Cosby’s popularity and skill was surely crucial to its success, but significant too was a critical aspect of his persona-he never raged or despaired. No doubt for many the show’s goodwill carried with it some acceptance for African Americans, a GUESS WHO’S COMING TO DINNER? for the Reagan years. Yet as several critics have noted, the price paid by the makers of TFIE COSBY SHOW for its jumbo audience was clear: silence on racism. “To have confronted the audience” about racism “would have been commercial suicide,” says Justin Lewis, who has studied viewer responses to the program (164). An active supporter of progressive politics, Cosby acknowledges that COSBY did not mention racism for fear of alienating white viewers (Graham). “I agree with critics who say it doesn’t do enough,” he says. “But the people who’re viewing it are having a ball with it” (Christon 45). Yet in what seems both cause and effect of cultural productions such as THE COSBY SHOW, polls show that most U.S. whites “no longer feel blacks are discriminated against in the schools, the job market and the courts” (Brownstein Ml).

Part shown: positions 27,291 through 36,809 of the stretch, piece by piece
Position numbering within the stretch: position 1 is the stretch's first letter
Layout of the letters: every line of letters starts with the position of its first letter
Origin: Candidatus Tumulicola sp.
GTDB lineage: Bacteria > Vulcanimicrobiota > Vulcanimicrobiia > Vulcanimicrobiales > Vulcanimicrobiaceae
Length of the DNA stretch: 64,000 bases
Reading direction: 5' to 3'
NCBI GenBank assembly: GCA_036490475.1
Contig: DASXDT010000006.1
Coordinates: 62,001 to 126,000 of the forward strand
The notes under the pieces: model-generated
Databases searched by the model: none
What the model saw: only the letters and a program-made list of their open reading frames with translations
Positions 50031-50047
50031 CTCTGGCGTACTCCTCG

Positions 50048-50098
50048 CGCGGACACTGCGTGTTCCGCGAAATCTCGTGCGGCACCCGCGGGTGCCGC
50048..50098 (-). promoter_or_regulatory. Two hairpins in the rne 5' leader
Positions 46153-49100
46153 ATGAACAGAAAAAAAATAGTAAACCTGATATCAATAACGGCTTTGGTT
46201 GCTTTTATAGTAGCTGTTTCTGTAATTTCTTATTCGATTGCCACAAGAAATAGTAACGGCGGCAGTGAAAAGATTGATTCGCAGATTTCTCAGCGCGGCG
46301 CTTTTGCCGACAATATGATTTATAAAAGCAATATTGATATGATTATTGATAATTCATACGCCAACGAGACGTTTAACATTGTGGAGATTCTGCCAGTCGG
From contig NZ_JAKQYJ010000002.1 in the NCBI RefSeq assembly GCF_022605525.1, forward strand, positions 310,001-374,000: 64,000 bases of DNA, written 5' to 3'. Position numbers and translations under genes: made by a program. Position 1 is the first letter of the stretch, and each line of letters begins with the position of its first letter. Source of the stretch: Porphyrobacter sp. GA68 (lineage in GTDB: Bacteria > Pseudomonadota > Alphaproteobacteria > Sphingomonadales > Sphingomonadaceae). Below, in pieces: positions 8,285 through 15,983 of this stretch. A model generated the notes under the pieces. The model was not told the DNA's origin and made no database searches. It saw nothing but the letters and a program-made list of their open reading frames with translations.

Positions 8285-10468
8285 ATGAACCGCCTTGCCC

For myself, the Show wasn’t about “white-washing” the racial divide. It was about obliterating seeing them as a “black” family and promoting them as a successful one. As Morgan Freeman expressed it on 60 Minutes when asked how do we get rid of racism: “Stop talking about it.” Quit pointing out a person’s ethnicity as the primary defining, driving characteristic.
Bill Cosby several years ago:
‘They’re standing on the corner and they can’t speak English. I can’t even talk the way these people talk…
Why you ain’t
Where you is
What he drive
Where he stay
Where he work
Who you be…
And I blamed the kid until I heard the mother talk.
And then I heard the father talk.
Everybody knows it’s important to speak English except these knuckleheads. You can’t be a doctor with that kind of crap coming out of your mouth.
In fact, you will never get any kind of job making a decent living. People marched and were hit in the face with rocks to get an education, and now we’ve got these knuckleheads walking around.